"When puzzling doubts the anxious bosom seize,
to know the worst is some degree of ease" (51)

Haywood often introduces such passages with phrases like, “As the poet says,” or “I remember to have read somewhere,” which I took to be indications that the passages were based on extant texts of Haywood's day. I therefore typed up the dozen unsourced quotations I had selected and fed them to the Literature Online API. The API then broke the quotations into sequences of three words and sent each of those three word chunks to the Literature Online database. This procedure generated a spreadsheet of text data pictured in the following image, which I subsequently scoured for the sources of Haywood's passages:

A sample comma-separated-value file produced by the Literature Online API described below.

Using this data, I first tried to get a feel for the individuals whose prose most closely resembles the unsourced passages. Using some Python scripts, I counted up the number of times each writer in the LION database had a trigram (or series of three words) that matched one of the trigrams in the quotes I had selected from Haywood's novel. Here are the authors whose texts shared the greatest number of trigrams with the selected passages:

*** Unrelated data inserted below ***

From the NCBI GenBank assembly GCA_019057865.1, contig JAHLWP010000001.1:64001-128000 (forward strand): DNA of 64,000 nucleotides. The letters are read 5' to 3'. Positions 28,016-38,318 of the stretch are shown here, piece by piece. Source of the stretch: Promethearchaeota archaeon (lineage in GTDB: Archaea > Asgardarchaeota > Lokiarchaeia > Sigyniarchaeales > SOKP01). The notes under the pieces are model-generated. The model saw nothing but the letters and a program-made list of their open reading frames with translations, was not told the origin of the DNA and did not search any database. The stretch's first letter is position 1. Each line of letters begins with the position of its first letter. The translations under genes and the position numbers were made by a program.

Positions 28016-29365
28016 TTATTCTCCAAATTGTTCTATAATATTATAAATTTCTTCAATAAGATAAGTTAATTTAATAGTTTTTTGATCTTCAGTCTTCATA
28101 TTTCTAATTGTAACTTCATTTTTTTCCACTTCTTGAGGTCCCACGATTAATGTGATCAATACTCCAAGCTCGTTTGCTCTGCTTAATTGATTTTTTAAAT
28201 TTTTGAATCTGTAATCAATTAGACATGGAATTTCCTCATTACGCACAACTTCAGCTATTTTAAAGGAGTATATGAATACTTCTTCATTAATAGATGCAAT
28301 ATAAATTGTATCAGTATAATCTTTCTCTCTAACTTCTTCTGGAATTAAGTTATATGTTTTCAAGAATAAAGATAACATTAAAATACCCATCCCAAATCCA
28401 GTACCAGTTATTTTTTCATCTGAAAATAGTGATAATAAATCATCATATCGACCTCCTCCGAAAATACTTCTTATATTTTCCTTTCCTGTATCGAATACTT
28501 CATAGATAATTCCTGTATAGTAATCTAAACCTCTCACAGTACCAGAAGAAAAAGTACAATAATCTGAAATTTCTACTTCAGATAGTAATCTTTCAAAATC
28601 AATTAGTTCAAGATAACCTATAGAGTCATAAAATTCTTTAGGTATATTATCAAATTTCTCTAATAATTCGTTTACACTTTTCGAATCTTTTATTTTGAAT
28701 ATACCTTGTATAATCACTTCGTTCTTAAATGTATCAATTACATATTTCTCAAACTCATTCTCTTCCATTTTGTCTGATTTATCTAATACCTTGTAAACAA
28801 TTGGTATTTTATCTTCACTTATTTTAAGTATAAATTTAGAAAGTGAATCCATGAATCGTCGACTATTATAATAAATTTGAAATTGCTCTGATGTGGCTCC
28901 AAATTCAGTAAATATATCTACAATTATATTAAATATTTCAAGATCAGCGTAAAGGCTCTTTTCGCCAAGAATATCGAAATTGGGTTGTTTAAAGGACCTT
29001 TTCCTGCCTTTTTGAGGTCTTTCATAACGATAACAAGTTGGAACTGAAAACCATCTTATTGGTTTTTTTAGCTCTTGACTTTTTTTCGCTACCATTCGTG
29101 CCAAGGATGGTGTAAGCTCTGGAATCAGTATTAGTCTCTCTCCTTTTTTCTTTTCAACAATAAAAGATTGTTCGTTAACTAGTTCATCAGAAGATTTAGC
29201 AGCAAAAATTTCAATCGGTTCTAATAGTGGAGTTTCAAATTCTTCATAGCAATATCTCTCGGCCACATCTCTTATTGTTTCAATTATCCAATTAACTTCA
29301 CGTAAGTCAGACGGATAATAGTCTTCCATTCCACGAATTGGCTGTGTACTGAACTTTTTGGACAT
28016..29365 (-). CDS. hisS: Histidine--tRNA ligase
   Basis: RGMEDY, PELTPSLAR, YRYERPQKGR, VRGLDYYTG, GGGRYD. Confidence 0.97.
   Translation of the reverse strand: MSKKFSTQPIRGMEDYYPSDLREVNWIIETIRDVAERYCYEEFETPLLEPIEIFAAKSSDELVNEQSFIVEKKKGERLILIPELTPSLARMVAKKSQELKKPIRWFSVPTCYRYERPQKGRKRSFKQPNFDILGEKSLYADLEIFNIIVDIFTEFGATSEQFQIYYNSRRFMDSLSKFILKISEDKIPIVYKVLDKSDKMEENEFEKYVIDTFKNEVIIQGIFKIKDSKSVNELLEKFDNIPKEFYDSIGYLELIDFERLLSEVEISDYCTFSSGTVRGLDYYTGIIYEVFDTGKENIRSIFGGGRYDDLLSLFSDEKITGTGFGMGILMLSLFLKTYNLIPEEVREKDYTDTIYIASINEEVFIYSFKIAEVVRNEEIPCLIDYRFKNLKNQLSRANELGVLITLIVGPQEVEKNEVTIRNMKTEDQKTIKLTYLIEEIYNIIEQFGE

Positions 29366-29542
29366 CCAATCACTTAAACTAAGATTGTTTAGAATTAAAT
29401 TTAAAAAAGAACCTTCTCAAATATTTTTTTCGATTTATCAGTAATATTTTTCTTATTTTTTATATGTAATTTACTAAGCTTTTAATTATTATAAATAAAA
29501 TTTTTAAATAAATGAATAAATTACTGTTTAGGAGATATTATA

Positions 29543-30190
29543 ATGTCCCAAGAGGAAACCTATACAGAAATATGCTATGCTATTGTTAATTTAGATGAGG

Authors whose work most resembled the selected trigrams from Haywood's Betsy Thoughtless. The birth and death dates of authors identified herein are taken from the Literature Online database.

These numbers were interesting—who would have thought Edward Ward would occupy the pole position? In the end, though, I found that very few of the sources for Haywood's identified literary borrowings appear in this chart. To discover this fact, I began by writing a few scripts that could loop over the text data pictured above. Using those routines, I soon discovered that in many cases, Haywood's references to other literary works were fairly straightforward, which made the computing easy. We could take for instance the pseudo-Shakespearean passage cited above:

“They all are white,—a sheet
Of spotless paper, when they first are born;
But they are to be scrawl'd upon, and blotted
By every goose-quill” (463)